While the U.K. has decided to divorce itself from the European Union, the E.U. has softened its public stance on Brexit, allowing talks on a new relationship before the divorce proceedings are complete. The U.K.'s troubled relationships haven't only been with the European Union, however; they have also come to several complications with Ireland over their land border. Although the Republic of Ireland is still a part of the E.U., Northern Ireland is under the sovereignty of the United Kingdom, causing an extreme inconvenience to the estimated 30,000 commuters that cross over the border between the North and South daily.
Not only has the United Kingdom come to controversy with the Republic of Ireland, but their real problem now is keeping the sovereignty of Gibraltar, a small island nation located off the southern coast of Spain. While Gibraltar has fallen under the U.K.'s sovereignty since 1704 when they took control of "the rock," Gibraltarians have passed a vote by 96% to stay in the European Union even though the United Kingdom has decided to leave. Ever since the Brexit vote passed on June 23rd, 2016, Spain and the U.K. have been in a non-violent verbal war over which country will gain or keep control of the island nation. United Kingdom Foreign Secretary Boris Johnson (former mayor of London) has said in a recent interview that "the sovereignty of Gibraltar is unchanged and is not going to change." Spain has recently made comments stating that they are appalled by the U.K.'s passive aggressive remarks over the war over the nation.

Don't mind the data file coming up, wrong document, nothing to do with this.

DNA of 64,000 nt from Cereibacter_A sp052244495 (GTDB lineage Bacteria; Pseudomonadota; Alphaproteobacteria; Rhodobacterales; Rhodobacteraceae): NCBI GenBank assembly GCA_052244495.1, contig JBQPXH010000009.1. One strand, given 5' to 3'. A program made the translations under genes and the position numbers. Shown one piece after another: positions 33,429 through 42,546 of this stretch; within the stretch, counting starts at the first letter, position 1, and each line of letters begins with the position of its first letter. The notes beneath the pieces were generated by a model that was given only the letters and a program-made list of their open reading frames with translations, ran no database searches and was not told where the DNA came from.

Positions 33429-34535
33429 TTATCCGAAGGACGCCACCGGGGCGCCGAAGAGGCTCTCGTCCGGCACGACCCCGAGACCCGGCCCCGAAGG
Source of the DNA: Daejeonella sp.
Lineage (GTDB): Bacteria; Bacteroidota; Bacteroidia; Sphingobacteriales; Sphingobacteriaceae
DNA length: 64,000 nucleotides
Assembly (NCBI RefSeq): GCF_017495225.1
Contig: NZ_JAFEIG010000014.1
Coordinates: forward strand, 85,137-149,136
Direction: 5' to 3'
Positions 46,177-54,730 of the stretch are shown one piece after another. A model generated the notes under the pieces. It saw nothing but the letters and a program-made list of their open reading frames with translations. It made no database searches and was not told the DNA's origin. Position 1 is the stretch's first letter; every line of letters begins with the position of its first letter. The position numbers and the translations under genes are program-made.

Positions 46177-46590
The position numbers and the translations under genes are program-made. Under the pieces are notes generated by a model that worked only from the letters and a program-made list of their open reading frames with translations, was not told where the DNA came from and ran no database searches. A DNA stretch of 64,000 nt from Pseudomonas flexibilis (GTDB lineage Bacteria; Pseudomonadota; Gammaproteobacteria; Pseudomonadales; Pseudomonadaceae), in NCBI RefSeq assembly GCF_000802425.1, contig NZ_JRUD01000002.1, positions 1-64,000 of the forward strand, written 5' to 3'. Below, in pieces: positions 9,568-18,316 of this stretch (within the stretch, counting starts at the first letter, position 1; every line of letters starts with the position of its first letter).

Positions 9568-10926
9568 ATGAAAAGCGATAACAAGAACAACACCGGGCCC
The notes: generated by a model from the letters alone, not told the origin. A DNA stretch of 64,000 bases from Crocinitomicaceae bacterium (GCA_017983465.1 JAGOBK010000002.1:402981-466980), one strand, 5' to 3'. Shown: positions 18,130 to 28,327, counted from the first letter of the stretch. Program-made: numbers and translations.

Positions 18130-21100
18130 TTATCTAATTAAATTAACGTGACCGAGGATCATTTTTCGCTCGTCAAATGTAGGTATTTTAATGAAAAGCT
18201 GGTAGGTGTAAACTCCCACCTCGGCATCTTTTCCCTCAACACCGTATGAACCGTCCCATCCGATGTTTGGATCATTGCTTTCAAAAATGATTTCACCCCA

While the current stance of Brexit has caused a decline in the public's interest, its most significant downfall has been that of the value of the pound (currency). On June 23rd, 2016 (the date of the Brexit vote) the value of the pound stood at $1.48. Overnight, its value dropped to $1.32, continuing to fall in the trailing months after the voting date to a mere $1.22. This 26 cent drop over only the course of only a few months has already caused disruptions in the ever-falling stock market of the United Kingdom.
Similar to the fears of the American public, that of the British were the driving force behind this vote. According to a survey taken by The Huffington Post, U.K. citizens of 65 years of age and older passed the vote 60% to 40%, while a mere 19% of people between the ages of 18 and 24 voted in favor of exiting the Common Market. However, some say that the elderly weren't the only ones at fault, stating that "Brexit is a historical blip, a rash decision made by an uninformed electorate after a vicious and one-sided campaign" (TIME Magazine's "The New World Order: Every Country for Itself").
While no citizen of the United Kingdom saw it coming, the aftermath of Brexit--even at this early of a stage--has been catastrophic, affecting millions of its inhabitants and crowning no victor.